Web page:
8 Interesting Ideas For Creating A Problem Solution Essay On Gay Marriage

Writing an essay on a potentially controversial topic can have its advantages. There are a number of current and past issues which have been brought to light that can be used as a starting point for your research and discussion. With something like gay marriage, there are many viewpoints. Each country has its own stance on this issue and what has been accepted into law or not.

If you’re looking for suggestions on what perspective to take when writing your paper, here are 8 great ideas for you.

  1. What is the definition of marriage? Is it the joining of one man and one woman or is it for two people who claim to love each other and want to make a commitment, regardless of gender?
  2. What is the purpose of marriage? Is it for procreation, for convenience, or to show that two people are committed to helping and supporting each other?
  3. Are gay relationships immoral and do they violate the sacredness of marriage?
  4. Would same-sex marriage threaten the institution of marriage?
  5. Should traditional marriages between one man and one woman be left the way they are?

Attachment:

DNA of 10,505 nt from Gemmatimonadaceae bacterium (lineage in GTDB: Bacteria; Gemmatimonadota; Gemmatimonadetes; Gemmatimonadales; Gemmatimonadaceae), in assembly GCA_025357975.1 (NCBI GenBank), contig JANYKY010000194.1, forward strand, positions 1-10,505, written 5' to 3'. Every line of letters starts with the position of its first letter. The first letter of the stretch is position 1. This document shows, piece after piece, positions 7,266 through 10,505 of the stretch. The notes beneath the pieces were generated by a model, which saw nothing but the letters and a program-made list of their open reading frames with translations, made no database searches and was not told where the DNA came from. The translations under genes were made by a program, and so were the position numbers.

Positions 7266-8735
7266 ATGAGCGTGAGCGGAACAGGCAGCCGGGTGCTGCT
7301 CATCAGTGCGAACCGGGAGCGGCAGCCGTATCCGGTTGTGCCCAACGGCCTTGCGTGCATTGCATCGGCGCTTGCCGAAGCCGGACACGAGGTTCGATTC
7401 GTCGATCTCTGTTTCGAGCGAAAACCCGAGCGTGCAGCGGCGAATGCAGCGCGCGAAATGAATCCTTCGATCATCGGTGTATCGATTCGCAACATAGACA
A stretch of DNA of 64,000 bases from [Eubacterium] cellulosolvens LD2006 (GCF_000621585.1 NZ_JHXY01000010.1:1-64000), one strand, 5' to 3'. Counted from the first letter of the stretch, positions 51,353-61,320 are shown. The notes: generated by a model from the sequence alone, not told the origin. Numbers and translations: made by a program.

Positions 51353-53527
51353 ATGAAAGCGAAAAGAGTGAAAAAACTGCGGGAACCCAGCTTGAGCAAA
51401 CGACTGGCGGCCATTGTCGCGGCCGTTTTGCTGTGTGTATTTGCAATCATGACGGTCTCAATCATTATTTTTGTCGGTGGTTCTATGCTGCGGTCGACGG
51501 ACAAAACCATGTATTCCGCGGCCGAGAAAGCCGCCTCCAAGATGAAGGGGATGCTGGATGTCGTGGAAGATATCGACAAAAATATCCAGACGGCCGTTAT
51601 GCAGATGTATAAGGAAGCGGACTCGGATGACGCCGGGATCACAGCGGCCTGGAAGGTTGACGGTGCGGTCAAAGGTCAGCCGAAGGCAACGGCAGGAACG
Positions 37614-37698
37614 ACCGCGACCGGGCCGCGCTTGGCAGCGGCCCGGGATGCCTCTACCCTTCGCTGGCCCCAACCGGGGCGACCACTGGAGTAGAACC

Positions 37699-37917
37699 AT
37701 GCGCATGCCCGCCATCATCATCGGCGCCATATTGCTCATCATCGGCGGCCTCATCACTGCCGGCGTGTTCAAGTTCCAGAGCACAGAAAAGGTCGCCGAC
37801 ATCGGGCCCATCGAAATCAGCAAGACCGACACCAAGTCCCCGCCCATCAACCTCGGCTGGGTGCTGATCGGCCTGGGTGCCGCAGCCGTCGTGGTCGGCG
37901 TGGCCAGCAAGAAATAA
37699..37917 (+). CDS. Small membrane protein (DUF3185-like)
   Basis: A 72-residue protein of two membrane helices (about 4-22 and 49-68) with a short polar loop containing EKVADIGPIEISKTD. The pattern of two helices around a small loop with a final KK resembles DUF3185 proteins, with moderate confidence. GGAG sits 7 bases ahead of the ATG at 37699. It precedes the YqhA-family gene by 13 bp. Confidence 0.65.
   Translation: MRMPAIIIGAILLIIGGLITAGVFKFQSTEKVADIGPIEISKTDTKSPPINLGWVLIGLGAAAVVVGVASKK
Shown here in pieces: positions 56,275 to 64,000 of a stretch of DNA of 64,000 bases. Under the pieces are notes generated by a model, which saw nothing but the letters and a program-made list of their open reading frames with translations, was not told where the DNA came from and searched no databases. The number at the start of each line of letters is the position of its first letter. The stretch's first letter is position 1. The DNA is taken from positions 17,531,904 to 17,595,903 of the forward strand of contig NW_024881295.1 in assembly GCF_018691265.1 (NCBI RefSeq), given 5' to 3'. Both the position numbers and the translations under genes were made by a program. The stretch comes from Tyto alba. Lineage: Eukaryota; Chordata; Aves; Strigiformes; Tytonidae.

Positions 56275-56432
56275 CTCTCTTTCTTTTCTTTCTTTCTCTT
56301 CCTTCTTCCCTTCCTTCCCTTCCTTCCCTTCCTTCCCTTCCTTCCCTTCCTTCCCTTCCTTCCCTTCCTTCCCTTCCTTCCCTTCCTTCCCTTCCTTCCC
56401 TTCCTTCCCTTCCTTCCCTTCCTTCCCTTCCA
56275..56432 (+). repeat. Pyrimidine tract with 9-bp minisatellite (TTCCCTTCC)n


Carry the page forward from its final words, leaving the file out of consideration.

6. Gay marriage is nothing more than a social experiment.
  7. Should the rights to marriage be granted to gays based on re-defining the traditional concept of marriage?
  8. What are the real reasons many people oppose the acceptance of gay marriage?

You might be wondering how to best go about writing a problem solution type of essay. Basically, you will be explaining a problem and then presenting a detailed plan for how that problem can be solved. You will:

  • Describe the problem in detail and why you feel it’s a problem
  • Convince the reader there needs to be a solution to the problem
  • Propose the solution you have formulated
  • State your argument as to why you have chosen this as the best solution
  • Refute any objections to your choice of solutions

Do you need some strategies you can employ in formulating your solution? Look at what’s already been done and ask yourself some of these questions: Can I add something to make the solution better? How about take something away? Do people need to become more educated? Do laws or rules need to be made to facilitate my solution? Who is enforcing the laws or rules and is it being done efficiently? Does the method or procedure need to be changed? Does a person or body of people need to be motivated? Does something new need to be built? Does leadership need to be changed? Does a compromise need to be reached?

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